“It’s not going to be an overnight success. If you bring three or four young blokes into the team it will be a slower process as they learn what the international game is about.”

    Continue reading Changes flagged for future Ashes tours
     
  • admin 10:50 on 08/18/2019  

    9/1/18 Bernard Tomic is seen during his match with Yoshihito Nishioka at the 2018 Kooyong Classic, Melbourne. Photograph by Chris HopkinsBernard Tomic will draw on his experience in going from qualifiers to the quarter-finals at Wimbledon seven years ago as the 25-year-old fights for his tennis future and a main draw berth in this year’s n Open.
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    Overlooked for a discretionary wildcard from Tennis last month, Tomic says he won’t need assistance from the sport’s governing body as he seeks to qualify for a 10th consecutive n Open and reignite his career.

    Asked about missing out on a wildcard after Tennis took a hardline approach on the world No.143, Tomic was somewhat tight-lipped and said he was happy to do things his way.

    “I never needed the help of Tennis to achieve what I’ve achieved in my career,” Tomic said.

    “For me it’s not a big problem.”

    Tomic featured in an exhibition match at Kooyong on Tuesday, losing 3-6, 3-6 to Yoshihito Nishioka, a young Japanese player with a career high world ranking of 58.

    Asked about his motivation levels and having to negotiate the tricky path of qualifying against seasoned opponents and hungry youngsters, Tomic referenced his rags-to-riches run at Wimbledon seven years ago.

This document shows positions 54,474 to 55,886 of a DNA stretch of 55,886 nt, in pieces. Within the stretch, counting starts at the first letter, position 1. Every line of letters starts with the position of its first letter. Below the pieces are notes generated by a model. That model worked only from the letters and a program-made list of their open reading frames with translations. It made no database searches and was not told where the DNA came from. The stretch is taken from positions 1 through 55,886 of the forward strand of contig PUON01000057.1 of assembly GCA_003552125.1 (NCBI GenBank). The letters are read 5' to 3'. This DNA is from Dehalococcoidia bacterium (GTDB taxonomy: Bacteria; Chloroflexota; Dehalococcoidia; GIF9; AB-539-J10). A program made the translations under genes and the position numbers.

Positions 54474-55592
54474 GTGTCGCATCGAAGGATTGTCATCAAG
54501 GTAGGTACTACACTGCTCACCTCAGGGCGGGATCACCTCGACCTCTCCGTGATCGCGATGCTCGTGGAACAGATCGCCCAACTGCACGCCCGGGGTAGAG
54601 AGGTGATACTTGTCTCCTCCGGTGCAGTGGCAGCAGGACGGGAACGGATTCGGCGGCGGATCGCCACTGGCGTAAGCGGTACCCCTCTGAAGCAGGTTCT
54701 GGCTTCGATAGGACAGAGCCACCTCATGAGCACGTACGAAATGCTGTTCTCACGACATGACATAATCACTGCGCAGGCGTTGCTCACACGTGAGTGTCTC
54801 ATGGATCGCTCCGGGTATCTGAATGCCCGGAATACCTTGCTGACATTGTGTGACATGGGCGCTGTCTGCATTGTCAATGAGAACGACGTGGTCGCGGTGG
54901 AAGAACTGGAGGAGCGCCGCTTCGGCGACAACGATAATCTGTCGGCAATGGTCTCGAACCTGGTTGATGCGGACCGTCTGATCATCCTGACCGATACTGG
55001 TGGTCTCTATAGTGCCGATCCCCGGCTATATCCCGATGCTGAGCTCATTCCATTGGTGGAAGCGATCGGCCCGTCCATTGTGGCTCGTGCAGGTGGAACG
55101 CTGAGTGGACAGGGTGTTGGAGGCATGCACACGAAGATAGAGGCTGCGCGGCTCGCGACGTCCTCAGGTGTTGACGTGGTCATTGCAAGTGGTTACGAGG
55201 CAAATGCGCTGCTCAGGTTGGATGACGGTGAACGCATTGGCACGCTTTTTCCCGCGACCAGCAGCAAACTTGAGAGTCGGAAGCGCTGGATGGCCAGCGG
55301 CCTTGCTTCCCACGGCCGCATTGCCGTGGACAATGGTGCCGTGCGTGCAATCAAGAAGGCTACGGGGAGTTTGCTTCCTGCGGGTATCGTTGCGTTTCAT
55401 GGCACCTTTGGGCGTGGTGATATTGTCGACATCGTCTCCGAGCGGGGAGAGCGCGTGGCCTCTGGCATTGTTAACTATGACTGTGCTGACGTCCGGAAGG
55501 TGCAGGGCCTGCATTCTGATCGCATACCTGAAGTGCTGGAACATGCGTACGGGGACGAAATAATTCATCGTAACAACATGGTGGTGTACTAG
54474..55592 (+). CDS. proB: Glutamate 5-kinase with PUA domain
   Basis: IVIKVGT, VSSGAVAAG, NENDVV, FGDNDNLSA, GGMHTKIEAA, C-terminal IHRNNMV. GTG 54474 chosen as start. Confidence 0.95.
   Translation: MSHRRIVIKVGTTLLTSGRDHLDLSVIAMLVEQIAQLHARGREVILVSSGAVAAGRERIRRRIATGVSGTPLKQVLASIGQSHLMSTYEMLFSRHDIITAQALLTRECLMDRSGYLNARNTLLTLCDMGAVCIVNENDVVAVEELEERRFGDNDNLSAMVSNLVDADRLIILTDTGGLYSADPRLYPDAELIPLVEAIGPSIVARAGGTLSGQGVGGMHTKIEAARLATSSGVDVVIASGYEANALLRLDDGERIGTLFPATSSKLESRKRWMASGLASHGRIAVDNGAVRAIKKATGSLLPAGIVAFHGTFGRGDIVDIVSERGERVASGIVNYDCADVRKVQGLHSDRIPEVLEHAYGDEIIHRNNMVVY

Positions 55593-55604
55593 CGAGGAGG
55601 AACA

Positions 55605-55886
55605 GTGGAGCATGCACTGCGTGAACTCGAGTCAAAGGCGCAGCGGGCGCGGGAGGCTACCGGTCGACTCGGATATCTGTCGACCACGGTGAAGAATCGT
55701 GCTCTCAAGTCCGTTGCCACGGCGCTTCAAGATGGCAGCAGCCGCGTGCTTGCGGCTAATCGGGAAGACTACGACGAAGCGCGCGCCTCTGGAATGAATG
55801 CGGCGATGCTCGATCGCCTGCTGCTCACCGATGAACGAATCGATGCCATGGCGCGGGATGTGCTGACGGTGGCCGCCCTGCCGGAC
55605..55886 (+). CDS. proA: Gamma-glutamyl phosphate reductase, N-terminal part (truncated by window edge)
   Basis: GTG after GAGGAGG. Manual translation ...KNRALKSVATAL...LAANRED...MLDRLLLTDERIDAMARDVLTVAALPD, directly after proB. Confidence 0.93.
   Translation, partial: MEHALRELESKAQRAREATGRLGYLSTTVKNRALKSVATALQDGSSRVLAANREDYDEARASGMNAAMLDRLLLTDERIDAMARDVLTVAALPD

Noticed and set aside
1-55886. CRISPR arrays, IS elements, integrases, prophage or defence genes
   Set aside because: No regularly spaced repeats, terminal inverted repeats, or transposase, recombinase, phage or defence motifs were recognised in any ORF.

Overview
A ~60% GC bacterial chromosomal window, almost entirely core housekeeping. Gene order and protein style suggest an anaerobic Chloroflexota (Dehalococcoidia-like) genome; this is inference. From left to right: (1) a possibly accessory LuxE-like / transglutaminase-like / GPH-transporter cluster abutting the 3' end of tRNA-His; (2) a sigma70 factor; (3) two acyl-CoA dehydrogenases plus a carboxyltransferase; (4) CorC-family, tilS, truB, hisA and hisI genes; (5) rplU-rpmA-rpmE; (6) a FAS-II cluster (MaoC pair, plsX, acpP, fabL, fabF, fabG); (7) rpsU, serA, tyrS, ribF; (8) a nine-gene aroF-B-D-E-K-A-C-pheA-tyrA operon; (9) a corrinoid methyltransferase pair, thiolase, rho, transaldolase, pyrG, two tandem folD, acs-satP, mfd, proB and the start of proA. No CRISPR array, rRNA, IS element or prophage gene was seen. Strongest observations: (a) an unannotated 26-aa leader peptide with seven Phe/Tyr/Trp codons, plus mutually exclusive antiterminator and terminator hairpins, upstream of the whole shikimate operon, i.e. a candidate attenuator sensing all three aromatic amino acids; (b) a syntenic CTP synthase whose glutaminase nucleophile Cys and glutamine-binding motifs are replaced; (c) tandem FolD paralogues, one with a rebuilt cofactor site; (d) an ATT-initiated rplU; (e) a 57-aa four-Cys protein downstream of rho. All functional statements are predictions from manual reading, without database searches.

“For me, it’s in the back of my mind. I know if you’re playing the right tennis ??? good things will come,” he said.

    “Tomorrow I will play, so I have to be ready.”

    Tomic will face Vincent Millot in qualifying on Wednesday, a Frenchman ranked 191 in the world.

    The controversial n, whose tennis career has been in free-fall through a disastrous 2017, admitted he sometimes looks uncommitted on court, but stressed he was motivated to do well in .

    “My hunger has always been there, it’s always been there to achieve stuff. Sometimes I probably look a bit lazy and stuff, but that’s me. I don’t really go about it 100 per cent,” he said.

    “I think this year has to be a good year for me, I know a couple of years back I was 130 in the world, and was also top 20 for two years after that.”

    Tomic has achieved some of his best grand slam results in Melbourne and can point to a 17-9 career record.

    “I’ve been (at) the n Open 10 times, since I was 15 years old,” he said.

    “I think I’ve made fourth rounds, or three or four third rounds, so I was very consistent at the n Open throughout my whole career.

    “I’d love to qualify and do well but it’s going to be tough. There’s a lot of good players in quallies and you have to respect everyone, so I’ll see how it goes.”

    Tomic was happy to douse speculation that instead of trying to move up the rankings, he would instead take up a place in the next series of I’m a Celebrity … Get Me Out of Here, the Network Ten reality show set in the African jungle.

    “I have no idea who started that,” he said.

    The one-time world No.17 said he needed to find consistency in his game.

    “I need to get back playing consistently ??? for me that’s the main priority in 2018. We’ll see how it goes. Obviously there’s another 10 years of my career left. For me, it’s not a problem.”

    Continue reading ‘I never needed the help of Tennis China’: Tomic set for qualifying
     
  • admin 10:50 on 08/18/2019  

    On December 20, Todd Greenberg dispatched a friendly email to club bosses wishing them season’s greetings for Christmas and New Year.
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    Apparently, a season exists outside of the rugby league season. Many of us call it “hell”. While the NRL chief executive had their attention, he wanted to remind them about all the great things the game had achieved in 2017.